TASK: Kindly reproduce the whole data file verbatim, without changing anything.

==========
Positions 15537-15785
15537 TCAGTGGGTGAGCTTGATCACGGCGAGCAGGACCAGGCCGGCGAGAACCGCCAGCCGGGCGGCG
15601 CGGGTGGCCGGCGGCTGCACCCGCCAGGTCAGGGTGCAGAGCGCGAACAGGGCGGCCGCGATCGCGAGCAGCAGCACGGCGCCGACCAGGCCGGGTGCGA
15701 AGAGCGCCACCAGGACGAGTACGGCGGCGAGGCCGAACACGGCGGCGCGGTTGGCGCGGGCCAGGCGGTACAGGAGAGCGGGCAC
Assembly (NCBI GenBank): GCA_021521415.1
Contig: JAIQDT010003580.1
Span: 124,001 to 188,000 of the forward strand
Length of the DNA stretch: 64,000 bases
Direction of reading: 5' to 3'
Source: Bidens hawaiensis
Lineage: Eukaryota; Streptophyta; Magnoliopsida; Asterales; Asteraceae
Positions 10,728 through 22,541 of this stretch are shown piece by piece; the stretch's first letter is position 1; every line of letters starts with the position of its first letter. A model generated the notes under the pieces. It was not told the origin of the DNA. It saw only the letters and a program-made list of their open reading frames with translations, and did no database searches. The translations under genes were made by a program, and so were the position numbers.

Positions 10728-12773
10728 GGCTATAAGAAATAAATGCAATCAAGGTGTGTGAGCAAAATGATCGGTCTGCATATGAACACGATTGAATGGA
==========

Positions 15537-15785
15537 TCAGTGGGTGAGCTTGATCACGGCGAGCAGGACCAGGCCGGCGAGAACCGCCAGCCGGGCGGCG
15601 CGGGTGGCCGGCGGCTGCACCCGCCAGGTCAGGGTGCAGAGCGCGAACAGGGCGGCCGCGATCGCGAGCAGCAGCACGGCGCCGACCAGGCCGGGTGCGA
15701 AGAGCGCCACCAGGACGAGTACGGCGGCGAGGCCGAACACGGCGGCGCGGTTGGCGCGGGCCAGGCGGTACAGGAGAGCGGGCAC
Assembly (NCBI GenBank): GCA_021521415.1
Contig: JAIQDT010003580.1
Span: 124,001 to 188,000 of the forward strand
Length of the DNA stretch: 64,000 bases
Direction of reading: 5' to 3'
Source: Bidens hawaiensis
Lineage: Eukaryota; Streptophyta; Magnoliopsida; Asterales; Asteraceae
Positions 10,728 through 22,541 of this stretch are shown piece by piece; the stretch's first letter is position 1; every line of letters starts with the position of its first letter. A model generated the notes under the pieces. It was not told the origin of the DNA. It saw only the letters and a program-made list of their open reading frames with translations, and did no database searches. The translations under genes were made by a program, and so were the position numbers.

Positions 10728-12773
10728 GGCTATAAGAAATAAATGCAATCAAGGTGTGTGAGCAAAATGATCGGTCTGCATATGAACACGATTGAATGGA